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being met, then regulators may have an available remedy. They could increase the MLR rebate thresholds in a manner that increases rebate levels, without jeopardizing the solvency of health insurance issuers or destabilizing insurance markets. On the other hand, if the definition of the MLR numerator for Sec. 2718(b) purposes creates persistent biases favoring certain types of health insurance issuers, as seems to be true of the current exposed NAIC definition, then it is unclear how to remedy the situation. Technical Comments We have organized our technical comments on the exhibit into the following categories, listed in alphabetical order:          

Accounting for Rebates Contract Reserves Different Annual Statement Types Federal Taxes and Underwriting Gain Quarterly Presentation Reinsurance Relationship of Parts 1 and 2 Scope Exclusions State Allocations Timing

Accounting for Rebates One of the apparent purposes of the exhibit is to create reconciliations with other aspects of NAIC financial reporting (e.g., the Orange Blank’s Statement of Revenue and Expenses). This is a worthwhile objective. In order to accomplish it, however, some thought needs to be given to how rebates under PPACA will be accounted for in the Statement of Revenue and Expenses. There appear to be (at least) three ways in which one can approach that issue: 1. Rebates will be accounted for as a reduction of premium revenue. Proponents of this view draw an analogy between PPACA rebates and premiums returned to policyholders under retrospectively rated group contracts, which are currently accounted for as a reduction of premium revenue. Holders of this view also expect that, when regulators review premium rate increase requests, it will be more obvious to look at the requested increase in relation to the previous premiums net of rebates rather than gross of rebates, which suggested viewing rebates as a reduction to premiums. Finally, holders of this view question whether premiums initially collected, but ultimately rebated to policyholders, are appropriately included in a top-line revenue measure. 2. Rebates will be accounted for as a new type of claims expense. Proponents of this view note that Sec. 2718(b)(1)(B)(i) requires that the amount of rebates paid by an issuer be equal to premiums, multiplied by the difference between the applicable MLR threshold and the actual MLR. From a mathematical standpoint, this approach calculates rebates as the additional numerator adjustment needed to achieve the applicable MLR threshold, 3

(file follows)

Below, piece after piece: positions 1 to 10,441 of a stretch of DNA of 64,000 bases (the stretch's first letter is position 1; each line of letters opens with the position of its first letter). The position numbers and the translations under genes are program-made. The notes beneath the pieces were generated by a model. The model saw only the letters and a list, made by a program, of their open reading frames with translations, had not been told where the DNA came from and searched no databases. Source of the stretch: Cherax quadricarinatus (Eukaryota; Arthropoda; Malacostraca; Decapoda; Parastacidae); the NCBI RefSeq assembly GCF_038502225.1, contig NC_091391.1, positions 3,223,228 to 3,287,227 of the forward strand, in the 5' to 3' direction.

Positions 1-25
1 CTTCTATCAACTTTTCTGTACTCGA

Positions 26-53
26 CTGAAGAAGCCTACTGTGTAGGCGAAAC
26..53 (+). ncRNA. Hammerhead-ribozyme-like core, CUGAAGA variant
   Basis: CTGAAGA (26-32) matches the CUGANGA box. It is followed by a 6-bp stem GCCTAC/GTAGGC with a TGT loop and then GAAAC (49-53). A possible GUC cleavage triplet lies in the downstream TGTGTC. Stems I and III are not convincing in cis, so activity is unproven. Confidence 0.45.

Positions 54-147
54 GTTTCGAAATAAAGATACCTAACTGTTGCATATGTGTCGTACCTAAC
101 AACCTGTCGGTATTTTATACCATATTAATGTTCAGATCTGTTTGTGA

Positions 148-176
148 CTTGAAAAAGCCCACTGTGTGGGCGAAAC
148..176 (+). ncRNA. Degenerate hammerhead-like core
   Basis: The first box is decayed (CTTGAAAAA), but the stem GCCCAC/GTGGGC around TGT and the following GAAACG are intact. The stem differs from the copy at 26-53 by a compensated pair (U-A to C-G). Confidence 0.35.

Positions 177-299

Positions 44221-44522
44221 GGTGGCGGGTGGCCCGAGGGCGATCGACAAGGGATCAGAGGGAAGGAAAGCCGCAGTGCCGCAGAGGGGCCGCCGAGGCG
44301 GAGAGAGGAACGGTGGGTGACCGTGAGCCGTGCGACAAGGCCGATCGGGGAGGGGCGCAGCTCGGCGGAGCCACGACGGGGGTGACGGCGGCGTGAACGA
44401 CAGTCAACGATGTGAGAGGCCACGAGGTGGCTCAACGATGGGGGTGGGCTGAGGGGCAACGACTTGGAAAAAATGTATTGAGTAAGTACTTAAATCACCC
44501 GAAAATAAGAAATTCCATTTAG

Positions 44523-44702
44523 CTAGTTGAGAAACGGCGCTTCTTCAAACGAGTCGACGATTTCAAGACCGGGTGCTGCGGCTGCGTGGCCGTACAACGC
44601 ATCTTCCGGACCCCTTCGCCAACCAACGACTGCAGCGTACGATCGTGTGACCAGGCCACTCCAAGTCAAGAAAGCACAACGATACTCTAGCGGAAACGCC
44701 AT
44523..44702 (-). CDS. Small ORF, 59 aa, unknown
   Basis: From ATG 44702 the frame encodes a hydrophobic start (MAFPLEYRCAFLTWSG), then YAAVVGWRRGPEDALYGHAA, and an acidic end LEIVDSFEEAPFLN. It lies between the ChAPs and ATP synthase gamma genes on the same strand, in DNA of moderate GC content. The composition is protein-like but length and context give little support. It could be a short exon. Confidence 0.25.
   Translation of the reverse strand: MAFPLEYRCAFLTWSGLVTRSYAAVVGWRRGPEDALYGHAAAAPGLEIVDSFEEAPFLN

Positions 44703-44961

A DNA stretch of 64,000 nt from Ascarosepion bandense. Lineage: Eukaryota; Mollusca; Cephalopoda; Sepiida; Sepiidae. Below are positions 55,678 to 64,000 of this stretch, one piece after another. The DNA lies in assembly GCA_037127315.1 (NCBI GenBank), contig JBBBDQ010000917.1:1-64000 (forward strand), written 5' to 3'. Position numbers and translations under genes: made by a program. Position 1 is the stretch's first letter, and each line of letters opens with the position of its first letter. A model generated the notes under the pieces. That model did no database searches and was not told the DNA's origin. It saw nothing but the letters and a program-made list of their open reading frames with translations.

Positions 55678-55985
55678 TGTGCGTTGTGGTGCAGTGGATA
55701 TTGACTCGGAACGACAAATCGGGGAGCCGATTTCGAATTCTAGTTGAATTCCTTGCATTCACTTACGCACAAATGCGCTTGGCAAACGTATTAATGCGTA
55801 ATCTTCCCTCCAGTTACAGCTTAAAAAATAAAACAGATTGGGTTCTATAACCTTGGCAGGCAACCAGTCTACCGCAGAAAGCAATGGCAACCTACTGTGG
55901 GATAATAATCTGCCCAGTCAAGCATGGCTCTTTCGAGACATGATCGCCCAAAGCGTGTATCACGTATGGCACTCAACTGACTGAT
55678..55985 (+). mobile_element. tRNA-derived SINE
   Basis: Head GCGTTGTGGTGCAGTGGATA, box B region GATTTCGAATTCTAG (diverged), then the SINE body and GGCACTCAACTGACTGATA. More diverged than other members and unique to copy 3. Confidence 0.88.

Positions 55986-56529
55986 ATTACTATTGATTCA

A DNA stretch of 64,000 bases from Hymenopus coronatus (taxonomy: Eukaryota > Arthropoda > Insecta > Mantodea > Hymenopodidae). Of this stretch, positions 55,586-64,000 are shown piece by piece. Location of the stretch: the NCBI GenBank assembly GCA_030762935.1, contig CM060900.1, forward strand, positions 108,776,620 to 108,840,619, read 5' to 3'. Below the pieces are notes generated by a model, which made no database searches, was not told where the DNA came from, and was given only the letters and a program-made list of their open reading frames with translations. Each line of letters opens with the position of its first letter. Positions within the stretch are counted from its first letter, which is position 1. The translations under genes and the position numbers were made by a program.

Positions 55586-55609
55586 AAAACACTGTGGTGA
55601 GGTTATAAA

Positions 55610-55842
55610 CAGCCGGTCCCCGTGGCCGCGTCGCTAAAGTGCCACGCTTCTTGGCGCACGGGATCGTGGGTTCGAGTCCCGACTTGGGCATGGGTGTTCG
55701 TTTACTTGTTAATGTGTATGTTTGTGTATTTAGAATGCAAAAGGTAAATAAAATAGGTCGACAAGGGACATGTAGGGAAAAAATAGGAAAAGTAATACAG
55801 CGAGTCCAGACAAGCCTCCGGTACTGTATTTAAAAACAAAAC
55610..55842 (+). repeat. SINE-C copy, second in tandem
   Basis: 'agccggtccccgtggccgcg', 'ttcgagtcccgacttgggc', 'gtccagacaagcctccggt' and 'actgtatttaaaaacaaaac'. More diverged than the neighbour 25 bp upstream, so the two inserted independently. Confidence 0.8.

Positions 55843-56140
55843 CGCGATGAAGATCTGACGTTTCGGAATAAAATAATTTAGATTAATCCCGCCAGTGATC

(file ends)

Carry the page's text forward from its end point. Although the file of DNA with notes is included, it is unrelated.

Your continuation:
given the existing denominator—which is a claims-like treatment. (The alternative premium-like treatment would involve calculating rebates as the additional denominator adjustment needed to reach the applicable MLR threshold, given the existing numerator. That, however, is not the approach found within PPACA.) This view also may be more consistent with the public understanding of how the MLR and rebate are intended to work. 3. Rebates will be accounted for outside of Underwriting Gain. Proponents of this view believe that presenting an issuer’s Underwriting Gain on a pre-rebate basis is most useful to readers of the financial statement, and that the impact of PPACA rebates should be isolated to a line item not included in the calculation of Underwriting Gain. Depending on which view the NAIC reaches on this accounting issue, different types of conforming adjustments might be needed in the exhibit. If rebates are accounted for as a reduction of premium, then: 

For rebate MLR calculation purposes, the adjusted premiums earned measure defined in Line 1.9 of Part 1 of the exhibit would want to exclude the issuer’s incurred rebates for the period being measured. Since the premiums shown in the Statement of Revenue and Expenses would include incurred rebates (as a reduction to premiums), there would need to be additional reconciling entries made after Line 1.9 in order to end up with something that reconciles with the Statement of Revenue and Expenses.

Depending on what decisions are made regarding how the rebate MLR calculation will work from 2014 forward, in light of the Sec. 2718(b)(1)(B)(ii) requirement to switch from one-year data to three-year data, there might be a need to adjust incurred claims so as to reflect incurred rebates. It may be premature to address this issue at this time, however.

If rebates are instead accounted for as an increase to claims, then: 

For rebate MLR calculation purposes, the total incurred claims measure defined in Line 4.0 of Part 1 of the exhibit would need to exclude the issuer’s incurred rebates for the period being measured. Since the incurred claims shown in the Statement of Revenue and Expenses would include incurred rebates (as an increase to claims), there would need to be additional reconciling entries made after Line 4.0 in order to end up with something that reconciles with the Statement of Revenue and Expenses. This appears to be what current Line 4.3 is trying to do, except that instead of being labeled “Rebates Paid” it more properly would be “Rebates Incurred.”